One of the most common questions that we receive regarding parenting matters, is whether the parties should formalise their arrangements through a parenting plan or using parenting consent orders. Each approach has advantages and disadvantages and may be appropriate or inappropriate depending on the circumstances of each matter.
A parenting plan is essentially a written and signed voluntary agreement between parents, which deals with:
- Who the child will live with;
- The time that the child will spend with each parent;
- How parents consult on major long-term issues relating to the child; and
- Any other matter that the parties wish to address.
Parenting plans are flexible, as they can be changed at any time by written agreement between the parties. However, the great flaw of parenting plans is that they are not legally binding and therefore cannot be enforced against the parties. If one party fails to comply with the agreement, there is no mechanism to have the agreement enforced by the Court although the Court is required to consider parenting plans if litigation is commenced.
So, given that they are flexible but cannot be easily and immediately enforced, when are parenting plans appropriate? Parenting plans may be appropriate in circumstances where:
- The parties can openly and freely communicate about issues pertaining to the child; and
- They simply want to provide structure their co-parenting arrangement.
When parties are able to reach agreement, they can apply to the Court for Consent Orders. The proposed terms will be considered by the Court and, if deemed to be in the best interests of the child, will become Court Orders.
These Orders differ from parenting plans as they are legally enforceable. Failure to comply with Orders can carry significant consequences and should not be treated lightly. This is the clear benefit to Consent Orders, as it provides greater certainty and security that the agreed upon terms will be followed.
Orders are often preferable where there is a possibility that one party may fail to comply with the terms of the agreement. Not only will there be remedies available to the other party if the Orders are contravened, but the Orders will also act as an active deterrent against potential breaches.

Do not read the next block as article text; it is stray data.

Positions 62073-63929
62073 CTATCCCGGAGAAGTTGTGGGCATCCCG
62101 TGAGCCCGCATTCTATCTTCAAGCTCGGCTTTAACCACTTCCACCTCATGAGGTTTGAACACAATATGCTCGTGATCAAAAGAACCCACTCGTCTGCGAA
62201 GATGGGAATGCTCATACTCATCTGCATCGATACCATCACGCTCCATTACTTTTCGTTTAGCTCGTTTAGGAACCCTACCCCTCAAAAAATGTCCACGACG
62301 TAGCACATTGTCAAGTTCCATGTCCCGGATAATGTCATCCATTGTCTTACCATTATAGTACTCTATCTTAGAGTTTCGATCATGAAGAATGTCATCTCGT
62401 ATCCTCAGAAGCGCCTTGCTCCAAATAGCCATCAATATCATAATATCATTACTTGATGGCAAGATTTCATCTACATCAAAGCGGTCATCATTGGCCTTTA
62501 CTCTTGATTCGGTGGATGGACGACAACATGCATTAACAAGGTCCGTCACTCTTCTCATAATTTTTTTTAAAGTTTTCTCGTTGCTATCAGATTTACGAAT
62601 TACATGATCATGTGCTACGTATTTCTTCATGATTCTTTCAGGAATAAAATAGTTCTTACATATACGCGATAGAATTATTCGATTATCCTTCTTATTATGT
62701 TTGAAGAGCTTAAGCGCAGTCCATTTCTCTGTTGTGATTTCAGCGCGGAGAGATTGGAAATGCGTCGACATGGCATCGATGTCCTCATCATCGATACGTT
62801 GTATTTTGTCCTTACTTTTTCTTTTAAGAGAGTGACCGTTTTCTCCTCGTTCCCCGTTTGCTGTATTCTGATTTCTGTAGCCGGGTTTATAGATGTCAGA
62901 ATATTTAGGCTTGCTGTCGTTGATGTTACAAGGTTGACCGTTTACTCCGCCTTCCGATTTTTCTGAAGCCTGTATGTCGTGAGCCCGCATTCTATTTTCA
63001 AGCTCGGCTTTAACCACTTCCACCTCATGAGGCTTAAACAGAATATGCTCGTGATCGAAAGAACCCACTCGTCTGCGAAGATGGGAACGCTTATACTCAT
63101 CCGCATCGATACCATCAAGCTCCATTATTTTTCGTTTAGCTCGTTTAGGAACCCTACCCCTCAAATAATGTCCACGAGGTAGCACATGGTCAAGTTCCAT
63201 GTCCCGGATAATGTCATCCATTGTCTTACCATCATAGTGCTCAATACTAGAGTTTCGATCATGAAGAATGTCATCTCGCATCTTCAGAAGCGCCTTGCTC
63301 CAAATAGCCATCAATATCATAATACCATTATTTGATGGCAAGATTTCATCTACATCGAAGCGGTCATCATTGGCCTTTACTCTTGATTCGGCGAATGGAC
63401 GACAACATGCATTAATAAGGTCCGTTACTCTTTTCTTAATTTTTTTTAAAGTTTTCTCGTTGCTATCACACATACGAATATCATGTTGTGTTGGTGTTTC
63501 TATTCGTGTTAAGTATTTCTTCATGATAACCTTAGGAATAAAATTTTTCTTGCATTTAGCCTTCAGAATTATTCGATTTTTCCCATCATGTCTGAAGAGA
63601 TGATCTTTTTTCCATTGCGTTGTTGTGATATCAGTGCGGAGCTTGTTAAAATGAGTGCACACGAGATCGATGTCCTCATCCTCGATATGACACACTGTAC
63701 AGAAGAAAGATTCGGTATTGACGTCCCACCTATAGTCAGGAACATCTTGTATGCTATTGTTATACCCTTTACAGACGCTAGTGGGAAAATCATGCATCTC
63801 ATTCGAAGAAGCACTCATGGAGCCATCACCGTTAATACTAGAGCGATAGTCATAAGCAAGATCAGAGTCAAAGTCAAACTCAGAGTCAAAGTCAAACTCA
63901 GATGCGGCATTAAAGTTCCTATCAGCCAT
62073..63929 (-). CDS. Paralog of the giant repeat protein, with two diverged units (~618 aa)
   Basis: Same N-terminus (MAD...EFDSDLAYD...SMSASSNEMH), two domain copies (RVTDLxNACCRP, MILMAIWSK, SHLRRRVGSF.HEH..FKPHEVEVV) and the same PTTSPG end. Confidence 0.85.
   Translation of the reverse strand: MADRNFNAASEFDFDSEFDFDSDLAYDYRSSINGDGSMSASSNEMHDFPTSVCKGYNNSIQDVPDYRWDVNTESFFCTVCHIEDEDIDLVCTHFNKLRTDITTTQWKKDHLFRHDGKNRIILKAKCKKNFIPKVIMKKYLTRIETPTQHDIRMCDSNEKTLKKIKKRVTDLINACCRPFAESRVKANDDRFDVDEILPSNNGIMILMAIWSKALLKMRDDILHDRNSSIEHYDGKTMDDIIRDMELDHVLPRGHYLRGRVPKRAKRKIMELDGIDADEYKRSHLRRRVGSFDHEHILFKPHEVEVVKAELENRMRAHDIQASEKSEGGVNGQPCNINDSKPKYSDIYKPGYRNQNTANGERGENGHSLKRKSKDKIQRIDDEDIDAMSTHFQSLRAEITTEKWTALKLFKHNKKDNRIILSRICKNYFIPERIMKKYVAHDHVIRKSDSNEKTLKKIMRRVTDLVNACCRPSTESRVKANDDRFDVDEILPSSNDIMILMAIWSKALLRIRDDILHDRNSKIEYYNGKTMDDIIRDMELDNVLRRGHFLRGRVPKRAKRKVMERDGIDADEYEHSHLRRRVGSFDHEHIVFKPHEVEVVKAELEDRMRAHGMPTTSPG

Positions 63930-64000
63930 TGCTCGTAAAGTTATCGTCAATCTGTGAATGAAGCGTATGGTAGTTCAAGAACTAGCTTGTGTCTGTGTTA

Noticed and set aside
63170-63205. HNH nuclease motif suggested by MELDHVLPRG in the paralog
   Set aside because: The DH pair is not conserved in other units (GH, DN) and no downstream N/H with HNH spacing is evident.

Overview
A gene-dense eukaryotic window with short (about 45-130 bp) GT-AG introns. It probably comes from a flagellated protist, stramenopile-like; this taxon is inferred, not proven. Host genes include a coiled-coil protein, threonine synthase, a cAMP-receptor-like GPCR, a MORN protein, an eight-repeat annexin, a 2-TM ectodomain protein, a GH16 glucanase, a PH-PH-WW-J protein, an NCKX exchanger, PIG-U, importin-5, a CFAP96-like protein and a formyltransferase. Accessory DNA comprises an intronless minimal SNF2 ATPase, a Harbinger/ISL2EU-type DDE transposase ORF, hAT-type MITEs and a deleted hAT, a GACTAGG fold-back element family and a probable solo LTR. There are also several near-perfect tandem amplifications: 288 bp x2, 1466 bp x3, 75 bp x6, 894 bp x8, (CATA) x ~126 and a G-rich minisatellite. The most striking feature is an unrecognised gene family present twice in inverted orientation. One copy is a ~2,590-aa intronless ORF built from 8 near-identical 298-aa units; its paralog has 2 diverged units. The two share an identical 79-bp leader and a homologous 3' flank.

It is important to note that if you have a set of Orders in place, the parties can mutually agree to changes to the arrangements by way of a Parenting Plan. However, if the parties cease to agree on the arrangements the original terms of the Orders will once again come into effect.
The Orders are otherwise binding on a final basis, unless varied by a Court. If the parties agree to vary Orders in the future, they are able to file further Consent Orders to give effect to this variation. However, where only one party wishes to vary the Orders, they will need to demonstrate that there has been a significant change in circumstances which justifies the variation of the Orders.
Parties should not presume that they will be able to vary final Orders in the future and should be extremely careful when binding themselves to Orders.
Which Option is Better?
There is no clear cut and simple answer to this question. Choosing the right option will always be dependent upon the individual parties and their personal circumstances.
However, choosing the wrong option could have significant consequences. As such, it is always important to obtain strong legal advice prior to deciding.
If you wish to seek advice on what option is right for you, or require assistance in the preparation of an agreement, please don’t hesitate to contact the team at A.L.F. Family Lawyers.